“My dick really isn’t attracted to black girls.”
I tried to explain how his comment could come off as a tad bit racist.
“Well, it’s just that I don’t usually like girls like you.”
“You mean, you usually like girls with blonde hair and blue eyes?”
No, this conversation wasn’t with John Mayer. It was with a Caucasian male in a fraternity, one of my peers at USC.
I cried that night on my two-mile walk home from “frat row.” I cried the next day. Ok, I cried for countless nights. Not because I was sad about some guy, or because he claimed he “wasn’t interested.” I cried because I was disappointed that American Eurocentric culture still produces people who fear challenging what they have been taught. I had already experienced so much racism from both white and black people, and at the time, I felt raceless.
According to sociologists Sarah Spell and Valero Bacak, hookup culture is heavily influenced by societal beliefs surrounding race and ethnicity. Both authors claim that white men and women have more opportunities for hookups than minority individuals, and set the standard for who to pursue when hooking up.
However, this isn’t always a bad thing for African-Americans. Because of stereotypes about specific genders and races, white men and women often find it exciting to hook up with people of different races. This is also a distinction that doesn’t end simply with the line between white and black: because of historical relationships between house and field slaves, African-Americans with lighter skin are still viewed as more attractive than darker skinned African-Americans.
Black women, in particular, have been categorized as hyper-sexualized “jezebels,” an image which sometimes makes white men find it thrilling to hook up with black women.
I set out to find out what my fellow college students think about hooking up with people outside their own race. A Caucasian, male USC student from Portland, Oregon, remarked, “I do find it exciting for the sole reason that it’s different. People of different ethnicities have different builds/looks and it’s exciting to have sexual variety. I don’t think it’s because of the ‘taboo,’ but I could be subconsciously enjoying that: who knows.”
In contrast, an African-American female at Duke University, noted that she usually hook ups with guys within her race, and even specified that she prefers “lighter skinned black guys with light eyes.”
It is clear that racism between white and black Americans is prevalent in hookup culture, however this prejudice definitely goes both ways. Most of my own black female friends and family members feel uncomfortable dating white men, and prefer to date black men to avoid seemingly uncomfortable cultural differences. I once asked my father if he had ever kissed a white woman. He responded with:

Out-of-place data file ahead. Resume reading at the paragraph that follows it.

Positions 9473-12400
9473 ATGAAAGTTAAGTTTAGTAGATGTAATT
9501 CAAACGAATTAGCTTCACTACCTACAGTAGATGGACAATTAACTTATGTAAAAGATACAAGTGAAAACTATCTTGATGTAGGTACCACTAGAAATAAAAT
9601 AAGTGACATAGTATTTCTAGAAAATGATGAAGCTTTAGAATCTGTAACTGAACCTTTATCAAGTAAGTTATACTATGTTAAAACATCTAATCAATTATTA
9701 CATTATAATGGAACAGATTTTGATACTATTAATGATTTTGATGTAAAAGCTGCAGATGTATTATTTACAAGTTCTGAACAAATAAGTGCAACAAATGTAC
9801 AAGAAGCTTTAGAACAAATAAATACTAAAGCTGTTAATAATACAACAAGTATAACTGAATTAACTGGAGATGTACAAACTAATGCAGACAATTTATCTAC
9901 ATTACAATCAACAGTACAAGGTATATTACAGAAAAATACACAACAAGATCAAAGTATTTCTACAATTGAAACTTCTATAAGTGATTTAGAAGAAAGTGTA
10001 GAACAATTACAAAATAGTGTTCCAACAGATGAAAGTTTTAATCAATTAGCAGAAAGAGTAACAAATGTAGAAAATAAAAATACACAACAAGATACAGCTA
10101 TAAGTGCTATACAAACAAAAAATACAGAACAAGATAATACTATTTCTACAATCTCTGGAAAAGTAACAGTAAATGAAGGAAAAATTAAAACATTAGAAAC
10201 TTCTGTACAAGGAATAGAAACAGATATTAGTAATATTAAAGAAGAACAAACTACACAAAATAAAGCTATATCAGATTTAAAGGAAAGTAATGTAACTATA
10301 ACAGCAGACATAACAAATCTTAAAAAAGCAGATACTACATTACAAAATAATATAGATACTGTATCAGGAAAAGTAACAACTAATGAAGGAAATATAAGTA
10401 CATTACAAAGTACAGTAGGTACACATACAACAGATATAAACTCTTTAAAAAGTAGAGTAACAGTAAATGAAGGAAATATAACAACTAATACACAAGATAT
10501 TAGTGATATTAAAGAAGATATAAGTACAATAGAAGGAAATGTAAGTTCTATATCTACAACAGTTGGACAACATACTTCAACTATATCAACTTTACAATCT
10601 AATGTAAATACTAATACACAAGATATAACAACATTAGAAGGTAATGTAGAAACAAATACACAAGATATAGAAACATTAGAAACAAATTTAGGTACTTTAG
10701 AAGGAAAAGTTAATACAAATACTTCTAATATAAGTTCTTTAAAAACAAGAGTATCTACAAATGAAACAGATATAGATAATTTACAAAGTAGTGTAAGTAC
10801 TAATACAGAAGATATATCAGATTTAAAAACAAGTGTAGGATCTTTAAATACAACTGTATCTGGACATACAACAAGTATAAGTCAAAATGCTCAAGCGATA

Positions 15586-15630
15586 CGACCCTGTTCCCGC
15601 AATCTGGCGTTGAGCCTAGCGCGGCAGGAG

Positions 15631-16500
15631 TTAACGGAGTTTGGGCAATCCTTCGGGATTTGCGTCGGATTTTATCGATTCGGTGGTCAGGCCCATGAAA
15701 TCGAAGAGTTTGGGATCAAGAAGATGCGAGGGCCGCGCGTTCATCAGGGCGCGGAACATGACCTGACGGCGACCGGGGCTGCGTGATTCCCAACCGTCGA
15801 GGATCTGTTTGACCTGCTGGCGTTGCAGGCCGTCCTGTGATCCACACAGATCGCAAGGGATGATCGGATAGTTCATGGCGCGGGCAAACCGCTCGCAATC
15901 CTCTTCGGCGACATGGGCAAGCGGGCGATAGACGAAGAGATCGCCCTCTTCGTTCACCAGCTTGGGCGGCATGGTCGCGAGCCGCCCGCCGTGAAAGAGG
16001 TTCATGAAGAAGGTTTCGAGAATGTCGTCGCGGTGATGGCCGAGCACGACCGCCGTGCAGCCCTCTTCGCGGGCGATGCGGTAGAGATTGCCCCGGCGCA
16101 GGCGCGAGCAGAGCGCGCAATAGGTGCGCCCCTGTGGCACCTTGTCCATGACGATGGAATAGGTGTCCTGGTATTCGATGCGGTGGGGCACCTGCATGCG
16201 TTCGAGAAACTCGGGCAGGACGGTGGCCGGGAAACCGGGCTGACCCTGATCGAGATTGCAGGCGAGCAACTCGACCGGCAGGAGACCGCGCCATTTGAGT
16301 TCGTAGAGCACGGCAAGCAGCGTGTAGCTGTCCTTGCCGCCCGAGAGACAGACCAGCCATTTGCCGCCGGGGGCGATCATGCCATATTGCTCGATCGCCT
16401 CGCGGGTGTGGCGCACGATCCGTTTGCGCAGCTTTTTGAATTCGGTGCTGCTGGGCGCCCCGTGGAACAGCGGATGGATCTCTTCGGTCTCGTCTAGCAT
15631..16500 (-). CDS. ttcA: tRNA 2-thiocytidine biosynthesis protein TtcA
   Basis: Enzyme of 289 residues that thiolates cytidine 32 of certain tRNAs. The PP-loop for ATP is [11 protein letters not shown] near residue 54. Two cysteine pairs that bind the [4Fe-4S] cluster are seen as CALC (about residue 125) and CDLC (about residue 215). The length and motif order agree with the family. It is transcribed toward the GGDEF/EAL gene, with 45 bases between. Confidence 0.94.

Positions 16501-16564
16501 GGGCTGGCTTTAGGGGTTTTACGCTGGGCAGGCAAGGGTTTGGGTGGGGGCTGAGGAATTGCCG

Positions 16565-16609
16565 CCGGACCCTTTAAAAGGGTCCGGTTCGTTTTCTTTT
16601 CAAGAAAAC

“No. Why would I?”
His attitude is a perfect example of the collective attitude many African-Americans carry, especially black women. While it seems that many black men are willing to hook up with white women, white men may be less popular because of the racial trauma associated with their sexual dominance over black women during slavery.
A white power structure that I learned to fear through watching and listening to my parents, grandparents, other family members and friends recall stories in which white men had “ruined everything.” But being the rebel I was as a child, and still am as a young adult, I chose to challenge one of the heaviest paradigms I’d received from my parents: that white will always be different than black.
So, I did not give up on that frat boy until he would tell me the truth, until he would admit that he had been attracted to me, a black woman. Only a week after he made the “my dick isn’t attracted to black girls” comment, I marched into the frat house and found him.
“Admit it! Admit!” I shouted repeatedly. He knew I wasn’t leaving until he said it.
“Ok, Ok. I admit it. I did like you. Why can’t this just be about how I was attracted to you?”
And even though he finally asked the question that I wanted to hear, the question I needed to hear, I realized his attraction to me didn’t really matter.
It would never fully be about someone’s attraction to just me. I would always just be “pretty- for a black girl.”
His behavior left me with deep feelings of racial shame: it wasn’t that my individual character wasn’t good enough for him, but my people, my heritage, my color were just too inferior for someone like him.
I will probably struggle with finding a life partner who understands that race is one of the most important aspects in the continuing formation of my identity, but I will not settle for someone who sees me as something new and exciting because of my blackness. This guy feared change and made the conscious choice to live by the prejudices and supremacist attitudes that once defined his ancestors, and still reside in specific cultural contexts across the world.
But that does not change the fact that their color-blind racism is still racism, and that women of color, while we will never be white, will always be beautiful.